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Clinical case of a metastatic squamous anal canal cancer with benefit of Cetuximab - What do we know about anti EGFR?

Losada B

Henares University Hospital, Madrid, Spain

E-mail : aa

Pulido G

Henares University Hospital, Madrid, Spain

Cervera R

Henares University Hospital, Madrid, Spain

Ibeas P

Henares University Hospital, Madrid, Spain

Perezagua C

Henares University Hospital, Madrid, Spain

DOI:10.15761/CRR.1000176

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Abstract

Advanced squamous carcinoma of anal canal turns out to be a rare neoplasm with a few of therapeutic options for the progression of platinum and 5FU. Second line treatment with EGFR inhibitors and immunotherapy in clinical trials are the most hopeful options. We present the case of a 55-year-old woman with stage IV epidermoid cell carcinoma and rapid progression to cisplatin and 5FU who presented tumor stability and clinical improvement after a cetuximab regimen.

Introduction

Several studies have demonstrated universal expression of EGFR in anal squamous cell carcinomas and several case studies showed clinical efficacy of EGFR inhibitors in patients with metastatic anal cancer [1]. However, these successes with targeting EGFR remain anecdotal due to the limited number of patients in each case study. Clinical trials are needed in this scenario.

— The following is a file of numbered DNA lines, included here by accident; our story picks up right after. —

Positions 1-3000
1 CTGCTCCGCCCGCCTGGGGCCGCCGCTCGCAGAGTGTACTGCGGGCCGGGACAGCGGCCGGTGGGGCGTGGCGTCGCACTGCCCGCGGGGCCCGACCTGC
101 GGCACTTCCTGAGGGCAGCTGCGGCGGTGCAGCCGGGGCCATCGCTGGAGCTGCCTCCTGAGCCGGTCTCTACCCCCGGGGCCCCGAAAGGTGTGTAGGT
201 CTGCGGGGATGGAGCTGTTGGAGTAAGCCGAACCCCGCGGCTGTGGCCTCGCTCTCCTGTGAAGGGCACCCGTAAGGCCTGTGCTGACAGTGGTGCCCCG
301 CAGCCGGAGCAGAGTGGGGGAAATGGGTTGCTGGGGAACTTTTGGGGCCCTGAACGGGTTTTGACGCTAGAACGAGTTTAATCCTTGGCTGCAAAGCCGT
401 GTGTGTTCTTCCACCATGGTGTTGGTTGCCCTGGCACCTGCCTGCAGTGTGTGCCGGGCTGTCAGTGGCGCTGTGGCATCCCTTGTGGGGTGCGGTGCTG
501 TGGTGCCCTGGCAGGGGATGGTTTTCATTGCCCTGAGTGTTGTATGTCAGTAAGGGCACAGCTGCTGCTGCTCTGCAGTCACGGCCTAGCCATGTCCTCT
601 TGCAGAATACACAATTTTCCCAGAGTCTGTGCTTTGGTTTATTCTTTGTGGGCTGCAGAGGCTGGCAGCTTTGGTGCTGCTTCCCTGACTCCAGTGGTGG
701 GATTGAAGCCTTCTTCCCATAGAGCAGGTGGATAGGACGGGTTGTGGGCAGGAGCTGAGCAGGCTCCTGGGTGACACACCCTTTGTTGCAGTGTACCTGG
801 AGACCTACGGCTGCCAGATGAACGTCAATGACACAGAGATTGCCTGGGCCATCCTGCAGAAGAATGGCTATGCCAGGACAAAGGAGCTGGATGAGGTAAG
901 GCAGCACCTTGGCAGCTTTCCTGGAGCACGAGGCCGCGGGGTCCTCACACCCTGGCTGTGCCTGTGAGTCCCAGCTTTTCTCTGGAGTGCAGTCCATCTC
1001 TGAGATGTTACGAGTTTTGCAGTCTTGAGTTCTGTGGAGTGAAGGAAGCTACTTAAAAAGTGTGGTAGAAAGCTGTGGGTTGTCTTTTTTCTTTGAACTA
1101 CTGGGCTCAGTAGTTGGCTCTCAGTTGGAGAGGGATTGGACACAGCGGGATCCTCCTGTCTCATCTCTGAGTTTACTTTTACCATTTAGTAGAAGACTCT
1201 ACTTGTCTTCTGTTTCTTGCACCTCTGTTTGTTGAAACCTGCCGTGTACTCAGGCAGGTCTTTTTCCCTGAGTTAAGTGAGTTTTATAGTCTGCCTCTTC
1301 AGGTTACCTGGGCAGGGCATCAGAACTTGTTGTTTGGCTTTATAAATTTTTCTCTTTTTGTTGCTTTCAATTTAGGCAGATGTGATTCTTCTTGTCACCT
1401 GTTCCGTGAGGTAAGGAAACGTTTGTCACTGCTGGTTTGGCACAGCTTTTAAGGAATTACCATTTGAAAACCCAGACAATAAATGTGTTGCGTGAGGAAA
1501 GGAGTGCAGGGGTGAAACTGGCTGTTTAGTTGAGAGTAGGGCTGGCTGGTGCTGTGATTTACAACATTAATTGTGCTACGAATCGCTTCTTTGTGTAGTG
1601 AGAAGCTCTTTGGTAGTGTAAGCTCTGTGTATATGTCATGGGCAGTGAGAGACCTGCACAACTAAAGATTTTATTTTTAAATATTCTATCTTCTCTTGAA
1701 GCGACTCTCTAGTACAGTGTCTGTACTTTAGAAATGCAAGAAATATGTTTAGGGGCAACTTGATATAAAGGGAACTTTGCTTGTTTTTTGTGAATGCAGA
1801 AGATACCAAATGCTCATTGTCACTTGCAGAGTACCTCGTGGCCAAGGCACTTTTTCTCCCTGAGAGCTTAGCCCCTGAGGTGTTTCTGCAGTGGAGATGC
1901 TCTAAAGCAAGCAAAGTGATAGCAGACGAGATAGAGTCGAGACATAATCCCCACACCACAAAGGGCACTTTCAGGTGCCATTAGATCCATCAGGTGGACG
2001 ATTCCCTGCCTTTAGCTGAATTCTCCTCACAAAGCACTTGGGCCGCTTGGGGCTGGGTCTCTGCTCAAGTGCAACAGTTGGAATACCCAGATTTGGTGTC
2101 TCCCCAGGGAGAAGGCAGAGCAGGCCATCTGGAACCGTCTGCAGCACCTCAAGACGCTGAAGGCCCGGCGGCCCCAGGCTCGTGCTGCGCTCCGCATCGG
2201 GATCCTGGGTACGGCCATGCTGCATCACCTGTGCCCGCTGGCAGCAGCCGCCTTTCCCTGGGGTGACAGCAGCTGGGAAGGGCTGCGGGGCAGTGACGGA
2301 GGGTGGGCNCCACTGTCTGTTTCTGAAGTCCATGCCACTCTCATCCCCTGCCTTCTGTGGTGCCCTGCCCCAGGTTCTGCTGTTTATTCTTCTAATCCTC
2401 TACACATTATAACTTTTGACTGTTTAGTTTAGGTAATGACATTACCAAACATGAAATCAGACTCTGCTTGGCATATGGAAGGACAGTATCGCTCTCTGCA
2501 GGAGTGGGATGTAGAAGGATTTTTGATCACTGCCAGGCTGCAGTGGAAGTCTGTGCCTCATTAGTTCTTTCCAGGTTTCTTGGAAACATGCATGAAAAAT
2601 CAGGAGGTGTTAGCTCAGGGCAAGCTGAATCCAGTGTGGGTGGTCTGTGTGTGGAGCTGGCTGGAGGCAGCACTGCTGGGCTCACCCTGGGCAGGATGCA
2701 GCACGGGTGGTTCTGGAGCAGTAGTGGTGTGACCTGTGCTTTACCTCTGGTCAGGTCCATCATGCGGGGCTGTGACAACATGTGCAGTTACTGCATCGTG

Clinical case

Woman of 55 years old diagnosed of a locally advanced breast carcinoma in 2006 treated with lumpectomy, lymphadenectomy and adjuvant chemotherapy (anthracyclines, paclitaxel and cyclophosphamide).

In October 2017 she is diagnosed of a lower rectum adenocarcinoma uT3N0M0. After discussing in Multidisciplinary Committee, she is accepted for perioperative treatment with Chemotherapy (Capecitabine)+Radiotherapy. Good response to treatment, so finally surgery (abdominoperineal amputation) scheduled in February 2018.

Pathological tests show squamous cell carcinoma poorly differentiated to 0.8 cm from the edge of distal resection. Resection of the incomplete mesorectum, invasion of lymphatic and vascular and perineural vessels. Metastasis in 4 of 11 isolated lymph nodes (pN2a), with extracapsular extension.

After reviewing the previous biopsy, pathologists confirm that it is a poorly differentiated squamous cell carcinoma and not a poorly differentiated adenocarcinoma as it was originally diagnosed.

During this time, she has been admitted to General Surgery due to fever. Finally, a CT scan is made where post-surgical collection at the presacral level is assessed, which is valued by Radiology and is not susceptible to drainage. She has been admitted until April 2018.

New CT is performed in April 2018, with new liver metastases (segment V and VI) as
right internal iliac artery. She starts on chemotherapy with Cisplatin +5FU during 3 cycles.